Carlito’s Takes Patrons on a Journey

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Carlito’s Takes Patrons on a Journey

Mercedes and Luis Betancourt worked to create a comfortable, inviting space at Carlito’s Wine House. (VBR)
Mercedes and Luis Betancourt worked to create a comfortable, inviting space at Carlito’s Wine House. (VBR)

Walking into Carlito’s Wine House, if you feel transported to another place then Luis and Mercedes Betancourt will be happy. Inspired by their love of wine and the Texas Hill Country, the couple designed their downtown Harlingen business as a getaway from life’s daily grind.

Just inside the door there is a traditional bar with stools, but much of the space is appointed with comfortable sofas and chairs grouped around heavy wood coffee tables like they might be arranged in someone’s living room. Small tables made from wine barrels with stools in one corner offer a different type of seating. The brick décor on the walls is intended to create an atmosphere reflective of the Hill Country.

“The whole idea came from our love of wine and our love for the Hill Country,” Luis said. “You’re kind of walking out of Harlingen when you come in. You are walking into another place, wherever it takes you.” Mercedes added that the design concept is intended to “feel like home.”

Behind the bar are messages for wine lovers. (VBR)
Behind the bar are messages for wine lovers. (VBR)

Luis comes from an advertising background while Mercedes worked in finance and banking. Almost three years ago they rolled the dice and opened a new chapter in their lives with Carlito’s, and they began to see success from the beginning. “We honestly thought it was going to be a small venture, a place to relax,” Luis said. “But it’s been anything but. It gets packed in here on the weekends.”

As with most new business ventures the first year was difficult and challenging. At first Carlito’s was open seven days a week as early as 11 a.m. and served lunch. “It took 30 days to realize that we were just exhausted,” Luis said. “We quickly learned we are not a sports bar so it made no sense to open on Sundays.” Mondays were the slowest, so they shifted to their current schedule of Tuesday through Saturday.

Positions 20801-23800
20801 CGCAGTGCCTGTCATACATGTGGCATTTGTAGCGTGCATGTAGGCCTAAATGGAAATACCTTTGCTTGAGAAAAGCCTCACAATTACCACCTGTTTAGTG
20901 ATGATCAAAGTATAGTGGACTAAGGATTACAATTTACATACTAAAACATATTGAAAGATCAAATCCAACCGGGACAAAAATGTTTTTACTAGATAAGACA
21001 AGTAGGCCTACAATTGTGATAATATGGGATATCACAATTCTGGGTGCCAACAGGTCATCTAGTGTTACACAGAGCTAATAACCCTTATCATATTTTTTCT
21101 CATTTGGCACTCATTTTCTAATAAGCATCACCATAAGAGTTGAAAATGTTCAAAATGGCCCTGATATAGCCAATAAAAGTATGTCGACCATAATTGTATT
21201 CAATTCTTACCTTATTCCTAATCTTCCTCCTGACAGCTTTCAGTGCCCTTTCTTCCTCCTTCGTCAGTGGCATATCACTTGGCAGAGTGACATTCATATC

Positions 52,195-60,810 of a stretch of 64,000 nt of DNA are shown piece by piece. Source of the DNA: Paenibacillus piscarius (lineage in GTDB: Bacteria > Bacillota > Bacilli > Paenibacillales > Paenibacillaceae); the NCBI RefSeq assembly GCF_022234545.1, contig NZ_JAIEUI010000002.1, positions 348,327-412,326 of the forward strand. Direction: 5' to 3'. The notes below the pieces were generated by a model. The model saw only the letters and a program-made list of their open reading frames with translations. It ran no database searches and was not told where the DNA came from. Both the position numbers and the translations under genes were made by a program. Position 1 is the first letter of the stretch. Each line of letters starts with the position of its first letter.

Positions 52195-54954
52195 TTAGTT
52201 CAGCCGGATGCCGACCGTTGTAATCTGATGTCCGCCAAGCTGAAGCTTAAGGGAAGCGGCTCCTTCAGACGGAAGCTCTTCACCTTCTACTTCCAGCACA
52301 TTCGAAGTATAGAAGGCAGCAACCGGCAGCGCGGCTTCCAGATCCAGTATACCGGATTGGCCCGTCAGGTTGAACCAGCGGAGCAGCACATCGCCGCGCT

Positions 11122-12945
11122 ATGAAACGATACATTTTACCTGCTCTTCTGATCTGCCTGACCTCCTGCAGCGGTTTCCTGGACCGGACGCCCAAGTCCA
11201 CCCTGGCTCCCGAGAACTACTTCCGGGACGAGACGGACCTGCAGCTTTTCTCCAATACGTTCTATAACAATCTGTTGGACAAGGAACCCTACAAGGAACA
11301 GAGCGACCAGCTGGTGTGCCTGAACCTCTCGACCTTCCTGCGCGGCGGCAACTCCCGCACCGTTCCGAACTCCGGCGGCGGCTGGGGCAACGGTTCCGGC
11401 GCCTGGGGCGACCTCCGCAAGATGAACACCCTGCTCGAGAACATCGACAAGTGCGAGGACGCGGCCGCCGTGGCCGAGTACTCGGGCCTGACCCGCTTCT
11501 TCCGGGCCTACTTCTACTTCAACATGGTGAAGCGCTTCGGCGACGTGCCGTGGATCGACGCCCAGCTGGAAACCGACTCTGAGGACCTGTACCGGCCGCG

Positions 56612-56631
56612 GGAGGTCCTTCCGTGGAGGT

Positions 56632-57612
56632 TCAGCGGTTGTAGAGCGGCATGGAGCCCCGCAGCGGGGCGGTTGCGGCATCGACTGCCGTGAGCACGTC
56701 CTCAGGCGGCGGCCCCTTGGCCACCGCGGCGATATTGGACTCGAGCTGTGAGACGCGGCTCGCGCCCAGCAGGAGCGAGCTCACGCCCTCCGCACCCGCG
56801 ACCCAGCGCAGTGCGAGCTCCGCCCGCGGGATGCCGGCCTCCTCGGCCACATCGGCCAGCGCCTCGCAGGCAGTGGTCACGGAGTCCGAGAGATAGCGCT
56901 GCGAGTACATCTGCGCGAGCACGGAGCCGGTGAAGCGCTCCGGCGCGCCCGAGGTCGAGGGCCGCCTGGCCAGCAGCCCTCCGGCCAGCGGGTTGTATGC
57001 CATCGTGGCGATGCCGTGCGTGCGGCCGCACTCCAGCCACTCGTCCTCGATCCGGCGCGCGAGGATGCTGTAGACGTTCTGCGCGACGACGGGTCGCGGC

Lunch also went by the wayside in the early days. Mercedes, who did all the cooking at that time, said the lunch crowd was good but the place was dead in the early afternoon hours. Today Carlito’s opens at 3 p.m., and serves a limited menu that consists of signature dishes and appetizers. “I still do the cooking,” Mercedes said. “In the beginning I lived in the kitchen. Now I am the backup cook.”

But customers will not find typical bar food like chicken wings and onion rings. The menu boasts appetizers like spinach artichoke dip and cheese platters. Salads, a selection of sandwiches and flatbread pizzas, desserts and snacks round out the food offerings.

Between 65 and 70 varieties of wine are typically kept in stock at Carlito’s. (VBR)
Between 65 and 70 varieties of wine are typically kept in stock at Carlito’s. (VBR)

And Carlito’s is anything but a typical bar, as well, specializing in wine and craft beers. Some 65 to 70 wine varieties are kept in stock at any given time. And while some domestic beers are available, the Betancourts are proud of their craft beer selection, including serving exclusively craft beers on tap.

Wines are a mix of name brands most wine lovers would recognize, but Carlito’s also features boutique wines from California and around the world. “We do have some off-the-wall wines people have never heard of,” Luis said.

At this point the Betancourts are enjoying the fruits of their labor, but they also look forward to new challenges. “This might not have worked if we had not made the changes in our lives,” Mercedes said about their decision to leave successful careers to gamble on a dream. “It was very scary our first year,” Luis said. “Now it feels good.”

But they do not want to get too comfortable as they think about the future. “If your dreams don’t scare you, then they are not big enough” is an old saying that inspires the couple. Ideas for the future include opening another location somewhere in the Valley or moving to a larger space and adding an outdoor patio area.

But don’t look for any big changes soon. Luis and Mercedes plan to wait until Carlito’s has been open five years, then they will assess where they are and where they want to go.

George Cox is a veteran journalist with more than 30 years experience as a newspaper writer and editor. A Corpus Christi native, he started his career as a reporter for The Brownsville Herald after graduating from Sam Houston State University with a degree in journalism. He later worked on newspapers in Laredo and Corpus Christi as well as northern California. George returned to the Valley in 1996 as editor of The Brownsville Herald and in 2001 moved to Harlingen as editor of the Valley Morning Star. He also held the position of editor and general manager for the Coastal Current, a weekly entertainment magazine with Valleywide distribution. George retired from full-time journalism in 2015 to work as a freelance writer and legal document editor. He continues to live in Harlingen where he and his wife Katherine co-founded Rio Grande Valley Therapy Pets, a nonprofit organization dedicated to raising public awareness of the benefits of therapy pets and assisting people and their pets to become registered therapy pet teams.

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